Why You Should Try Yoga for MS
Yoga has a huge fan base: from fitness gurus to serenity seekers, there is a style, series, and level of exertion for everyone. The low impact and slow, calculated movements make yoga one of the safest ways to improve your strength and flexibility, no matter what point you’re starting from.
The meditative principles and bendy postures are excellent aspects, but it’s the versatility of yoga that really makes it an ideal exercise for those with MS. Before jumping into a yoga practice, learn about which types of yoga are best suited to your physical limitations, how to get the most from your practice, and the risks you need to keep in mind.
How Does Yoga Help MS?
Yoga is a fairly straightforward practice, but there’s a lot of benefits packed into a series of poses. Yoga is naturally non-competitive, which means you won’t feel pressured to keep up with the activity, and it focuses on proper alignment. Better alignment means better posture and better balance, but that’s just one of the ways yoga will help your MS.
With a regular yoga practice, you can expect:
- Fewer muscle spasms
- Less muscle weakness
- Better bladder control
- Less fatigue
Fatigue is particularly disruptive for those with MS, but happily, a recent study shows that yoga relieves lethargy and exhaustion more than any other symptom. The aerobic exercise can certainly help to increase energy levels, but learning deep and controlled breathing can also help your lungs use more oxygen, which will keep you awake and aware.
The Emotional Aspect of Yoga
Yoga has both physical and mental aspects, and both can be incredibly helpful for your daily life. Yoga can teach you to look at the bright side and calm your mind, which will have far-reaching effects on your confidence and motivation.
Even if you don’t feel like going to a yoga class, getting through your class will leave you with a sense of accomplishment and wellbeing. However, if it’s very warm out or if you’re very tired, yoga can be too strenuous, and you may lose motivation. Give your class a miss if you really feel unwell.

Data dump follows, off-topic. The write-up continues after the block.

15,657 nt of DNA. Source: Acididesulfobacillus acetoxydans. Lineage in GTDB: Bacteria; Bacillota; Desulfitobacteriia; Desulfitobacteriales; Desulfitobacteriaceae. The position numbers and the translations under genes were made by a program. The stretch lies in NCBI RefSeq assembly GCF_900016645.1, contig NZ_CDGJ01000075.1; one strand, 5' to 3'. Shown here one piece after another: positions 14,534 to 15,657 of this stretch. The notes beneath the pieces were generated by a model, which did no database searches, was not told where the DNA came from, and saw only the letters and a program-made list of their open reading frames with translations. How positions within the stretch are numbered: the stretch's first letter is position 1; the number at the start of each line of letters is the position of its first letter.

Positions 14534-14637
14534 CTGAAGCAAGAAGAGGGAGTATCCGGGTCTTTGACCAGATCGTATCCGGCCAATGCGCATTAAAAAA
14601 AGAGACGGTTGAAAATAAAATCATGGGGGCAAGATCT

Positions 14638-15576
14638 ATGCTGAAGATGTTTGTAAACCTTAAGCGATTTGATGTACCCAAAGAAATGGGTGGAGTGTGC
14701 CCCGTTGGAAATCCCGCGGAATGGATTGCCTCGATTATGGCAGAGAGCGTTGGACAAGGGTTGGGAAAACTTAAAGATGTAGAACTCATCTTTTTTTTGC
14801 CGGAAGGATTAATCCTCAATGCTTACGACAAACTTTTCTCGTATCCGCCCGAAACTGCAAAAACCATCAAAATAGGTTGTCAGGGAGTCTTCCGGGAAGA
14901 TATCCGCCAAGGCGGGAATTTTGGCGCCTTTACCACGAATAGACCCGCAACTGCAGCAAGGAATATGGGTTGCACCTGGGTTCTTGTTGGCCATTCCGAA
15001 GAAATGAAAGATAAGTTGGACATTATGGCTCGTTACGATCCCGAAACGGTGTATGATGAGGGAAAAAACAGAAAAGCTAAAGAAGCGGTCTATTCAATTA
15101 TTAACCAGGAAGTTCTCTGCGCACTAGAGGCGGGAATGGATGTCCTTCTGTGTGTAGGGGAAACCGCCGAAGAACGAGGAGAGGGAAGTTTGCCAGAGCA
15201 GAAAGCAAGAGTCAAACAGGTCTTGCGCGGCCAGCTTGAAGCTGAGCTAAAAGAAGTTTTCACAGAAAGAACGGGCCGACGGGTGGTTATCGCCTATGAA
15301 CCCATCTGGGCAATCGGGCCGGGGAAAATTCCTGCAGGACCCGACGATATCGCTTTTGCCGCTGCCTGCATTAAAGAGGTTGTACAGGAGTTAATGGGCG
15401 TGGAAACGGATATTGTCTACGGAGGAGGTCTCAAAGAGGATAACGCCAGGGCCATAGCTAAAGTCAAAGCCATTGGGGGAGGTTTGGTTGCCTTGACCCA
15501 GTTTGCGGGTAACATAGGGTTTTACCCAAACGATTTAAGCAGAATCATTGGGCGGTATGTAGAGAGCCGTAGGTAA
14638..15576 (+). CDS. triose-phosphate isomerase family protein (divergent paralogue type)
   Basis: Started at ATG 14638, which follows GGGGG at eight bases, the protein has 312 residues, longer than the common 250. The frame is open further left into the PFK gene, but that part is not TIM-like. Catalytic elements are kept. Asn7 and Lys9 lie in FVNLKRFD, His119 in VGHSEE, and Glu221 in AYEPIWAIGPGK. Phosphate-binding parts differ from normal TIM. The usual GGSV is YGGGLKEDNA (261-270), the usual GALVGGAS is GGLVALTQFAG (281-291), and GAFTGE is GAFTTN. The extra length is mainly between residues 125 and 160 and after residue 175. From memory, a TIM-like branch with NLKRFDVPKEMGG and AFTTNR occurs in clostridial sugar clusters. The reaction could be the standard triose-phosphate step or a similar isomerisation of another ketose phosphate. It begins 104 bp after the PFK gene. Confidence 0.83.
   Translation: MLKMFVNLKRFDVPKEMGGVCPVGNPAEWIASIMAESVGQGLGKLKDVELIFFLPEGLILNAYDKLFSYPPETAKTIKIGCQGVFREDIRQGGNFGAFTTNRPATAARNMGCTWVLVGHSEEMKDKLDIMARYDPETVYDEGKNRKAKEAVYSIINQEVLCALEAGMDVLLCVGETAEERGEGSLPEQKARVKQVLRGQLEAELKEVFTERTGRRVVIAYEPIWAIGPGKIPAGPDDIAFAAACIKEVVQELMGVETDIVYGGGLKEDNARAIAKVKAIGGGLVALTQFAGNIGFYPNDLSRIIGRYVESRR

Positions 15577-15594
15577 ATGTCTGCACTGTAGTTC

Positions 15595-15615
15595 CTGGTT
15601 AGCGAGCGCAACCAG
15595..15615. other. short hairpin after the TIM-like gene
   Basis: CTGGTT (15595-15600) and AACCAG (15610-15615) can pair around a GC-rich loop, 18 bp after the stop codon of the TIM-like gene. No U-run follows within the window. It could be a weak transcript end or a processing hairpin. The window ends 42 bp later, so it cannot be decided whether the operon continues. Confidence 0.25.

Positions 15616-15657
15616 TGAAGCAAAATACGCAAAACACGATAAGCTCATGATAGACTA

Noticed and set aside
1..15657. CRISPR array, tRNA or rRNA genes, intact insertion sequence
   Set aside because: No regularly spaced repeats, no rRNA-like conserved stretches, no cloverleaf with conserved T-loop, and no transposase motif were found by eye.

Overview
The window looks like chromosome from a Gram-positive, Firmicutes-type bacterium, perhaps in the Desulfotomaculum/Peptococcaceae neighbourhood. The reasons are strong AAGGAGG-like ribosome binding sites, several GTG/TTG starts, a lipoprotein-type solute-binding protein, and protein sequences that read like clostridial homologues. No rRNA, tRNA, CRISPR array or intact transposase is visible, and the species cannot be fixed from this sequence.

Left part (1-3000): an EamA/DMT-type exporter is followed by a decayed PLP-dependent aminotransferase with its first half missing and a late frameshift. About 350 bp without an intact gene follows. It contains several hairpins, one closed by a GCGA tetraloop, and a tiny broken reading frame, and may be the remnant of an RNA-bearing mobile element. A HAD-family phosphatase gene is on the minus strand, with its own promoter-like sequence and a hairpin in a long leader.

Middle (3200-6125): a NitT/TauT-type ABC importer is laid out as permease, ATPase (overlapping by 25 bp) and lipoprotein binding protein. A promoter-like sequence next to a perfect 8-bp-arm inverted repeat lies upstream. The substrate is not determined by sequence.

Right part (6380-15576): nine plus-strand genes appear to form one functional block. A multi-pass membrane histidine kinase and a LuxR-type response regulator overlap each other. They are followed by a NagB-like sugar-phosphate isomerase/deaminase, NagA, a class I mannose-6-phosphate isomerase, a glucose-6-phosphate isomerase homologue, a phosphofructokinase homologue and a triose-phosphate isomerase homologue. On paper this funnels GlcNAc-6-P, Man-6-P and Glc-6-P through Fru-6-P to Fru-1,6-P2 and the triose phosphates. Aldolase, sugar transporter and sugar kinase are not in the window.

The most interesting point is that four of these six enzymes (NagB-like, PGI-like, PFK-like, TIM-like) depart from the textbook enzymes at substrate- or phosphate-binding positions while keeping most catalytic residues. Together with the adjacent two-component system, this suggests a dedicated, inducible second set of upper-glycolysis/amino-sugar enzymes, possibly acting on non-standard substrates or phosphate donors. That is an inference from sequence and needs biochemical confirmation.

How to Stay Safe and Reap the Rewards of Yoga for MS
Yoga can’t cure your MS, but it will teach you to focus more on your mind and pay attention to your body, and that can improve your comfort and control over your symptoms. However, you must make sure you don’t overextend yourself, which means you should start carefully, and with the right guidance. Here's how to get your MS yoga journey started:
Choose the Right Practice
There are many varieties of yoga to try, and some are simply too intense for those with MS. Power yoga and hot yoga are definitely out, but beware of flow and Ashtanga yoga, as well.
Hatha yoga is the best style to start with: through a series of poses, held for several seconds each, you’ll learn to unite your breath with gentle muscle movements to relax and strengthen each major muscle group with relatively little dynamic movement.
Hatha yoga can further be divided into particular types of yoga. Many MS patients find that Iyengar is the most helpful, since the poses are meant to be adapted to a particular condition. Depending on which movements or muscle issues you’re dealing with, you’ll make use of belts, blocks, and even the instructor’s own physical guidance to find the correct posture without any discomfort.
Find the Right Teacher for You
There are plenty of good yoga teachers, but you need an instructor who is trained in working with people with disabilities. Don’t be afraid to look around before settling on a teacher, asking as many questions as you need to.
Iyengar yoga instructors are certified only after years of training and evaluation, so ask to see their certificate before you sign up for classes. If you’re attending another type of class, the instructor should have at least 10 years of experience, unless they also have a background in physical therapy.
Although you can do yoga poses in your own home once you get a handle on the positions, it’s better to follow the guidance of a trained instructor at first. They will be able to adjust your form and tell you when you’re straying from the pose. If you do get the OK from your yoga instructor and your doctor to practice at home, try to go through the poses in front of a mirror, so you can monitor your form.
Stick With It
Just like any exercise, “once in a while” won’t yield good results. Doctors and yoga instructors suggest that practicing yoga three times a week will bring the biggest benefit, but aim for twice a week at the very start. Begin your practice slowly, with adapted postures and aids, and work up over a month or two before you decide to stop or change your routine.
If you attend a class close to you, you’re far more likely to attend it regularly. If there’s no Hatha yoga studio in your neighborhood, check out local community centers for a beginner, senior or specialized class that will get you off to a good start.